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30 Apr 2011
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Saturday, 30 April 2011

Protecting your home: the balance between paranoia and negligence
Although security may be back on track, it is too soon to let down your guard
ingy deif, Sunday 20 Mar 2011

When the door bell rang at 10 in the morning at an apartment in Nasr City,  Dr Rami a dentist and father of a 4-year-old, simply ignored it and finished reading his paper before heading off to work.
 A few minutes later the door opened, and a huge, dark figure appeared at the end of the corridor but ran off when he glimpsed someone inside the house - to the horror of those staring in disbelief.
Almost the same thing happened with the family of Mrs Ghada, a mother-of-two in the district of Mokattam, only this time it was 7:30 in the evening.
Both instances are just an example of the numerous cases of burglaries and thefts that have spread in the wake of the recent absence of security in the streets, creating a general state of panic and fear among families. 
This poses the question: can we live like this? And how can we function and go to work when the probability of coming back to a home that has been broken into is nagging at the back of our minds?
"First of all we have to acknowledge that what we are witnessing is rather exceptional and that things will change, especially with the current reinforcement of police forces,. But until then we should tackle the issue from two aspects, and reach the sense of security we all seek, "says Dr Hoda Zakaria, a professor of political sociology at Zaqaziq University.
"First we have to understand that although being careful and cautious is needed, panic and a continuous state of fear could be damaging psychologically and lead to disastrous reactions, especially as a lot of people now have access to weapons for the first time," she explains.
"We need to understand that a thief is usually a coward and prefers to search for an empty house, rather than confront anyone, even a child. Also our society is augmenting this panic by spreading rumours. This must stop and we should never pass on any news that could lead to chaos and fear, until we are absolutely certain it's true," Zakaria stresses.
In addition to installing traditional security devices and using common sense, Dr Zakaria recommends that any parent should tackle the following points with their children:
  • Do not open the door if a grown-up is available, and if not, the door should be opened only if the doorman accompanies the visitor, even if the guest is recognisable to the child
  • If the child has a copy of a key, it should hang around their neck under their shirt, and they should be careful not to use it in the presence of anyone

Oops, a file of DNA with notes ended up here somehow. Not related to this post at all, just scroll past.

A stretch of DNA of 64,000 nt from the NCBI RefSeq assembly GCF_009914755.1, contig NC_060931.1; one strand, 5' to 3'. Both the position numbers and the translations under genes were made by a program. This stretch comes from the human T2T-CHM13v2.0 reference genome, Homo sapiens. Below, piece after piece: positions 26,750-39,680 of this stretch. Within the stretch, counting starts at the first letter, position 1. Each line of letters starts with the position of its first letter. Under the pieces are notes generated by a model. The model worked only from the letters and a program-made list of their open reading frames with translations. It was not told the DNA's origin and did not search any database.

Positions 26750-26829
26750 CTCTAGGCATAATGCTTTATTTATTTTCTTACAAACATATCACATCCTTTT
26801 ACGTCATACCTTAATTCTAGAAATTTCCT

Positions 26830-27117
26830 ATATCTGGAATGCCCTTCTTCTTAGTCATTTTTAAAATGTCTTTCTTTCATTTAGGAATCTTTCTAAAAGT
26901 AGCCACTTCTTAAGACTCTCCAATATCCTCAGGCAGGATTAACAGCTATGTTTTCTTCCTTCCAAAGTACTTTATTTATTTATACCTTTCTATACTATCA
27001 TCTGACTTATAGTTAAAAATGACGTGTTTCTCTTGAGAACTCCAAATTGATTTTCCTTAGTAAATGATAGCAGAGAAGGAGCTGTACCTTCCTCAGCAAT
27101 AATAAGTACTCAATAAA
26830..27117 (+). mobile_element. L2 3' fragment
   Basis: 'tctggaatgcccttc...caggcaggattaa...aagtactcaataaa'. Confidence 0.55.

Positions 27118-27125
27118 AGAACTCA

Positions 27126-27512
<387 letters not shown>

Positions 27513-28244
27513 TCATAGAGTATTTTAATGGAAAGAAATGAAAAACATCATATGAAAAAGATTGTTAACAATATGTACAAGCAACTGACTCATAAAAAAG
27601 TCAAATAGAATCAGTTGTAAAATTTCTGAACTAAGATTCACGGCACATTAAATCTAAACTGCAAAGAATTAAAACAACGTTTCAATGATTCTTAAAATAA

• The orders given to children should be concise, clear and not conflicting, meaning that if they are told not to let anybody in, they shouldn’t be criticised if they do exactly that,  even to the elderly or relatives
  • Although access to mobiles is recommended, wearing jewellery or having expensive gadgets should not be allowed
New safety measures have been circulating due to the current events and they can come in handy if we teach them to our children.  They include using whistles or flashlights from the window, or better still, as children in the west are taught early on, nothing tops a good scream to scare a thief away!!
"The traditional alarms and security devices nowadays are a sell-out!" says Mahmoud Nashaat, an importer and owner of a security devices company that offers consultations.
"The latest gadgets on the block function by eye and face print, in addition to alarms and lights that work on timers, to create the effect of an occupied place when it empty, but apart from those, safeguarding your  home  could be a matter of common sense," says Nashaat.
His advice is to think 'Better safe than sorry' and add additional bolts and door locks, as a thief will ignore a door that is difficult to open. Iron bars on windows that can be easily accessed are a must, and these days installation of an iron gate is also recommended.
 A deserted house is naturally tempting, so leave a light on or a radio humming to create a feeling that the house is not empty, and if you are going to be away for more than a day, arrange with a neighbour or the doorman not to leave papers or envelopes piling up on the doorstep.
Outside the house, installing a security camera is recommended, and buying a safe is a must - opt for a large, heavy one.
All the residents in a building should cooperate and hire a security service.  Their presence usually scares burglars away.

Search Keywords:
thefts   |   burglaries   |   security   |   home   |   children  

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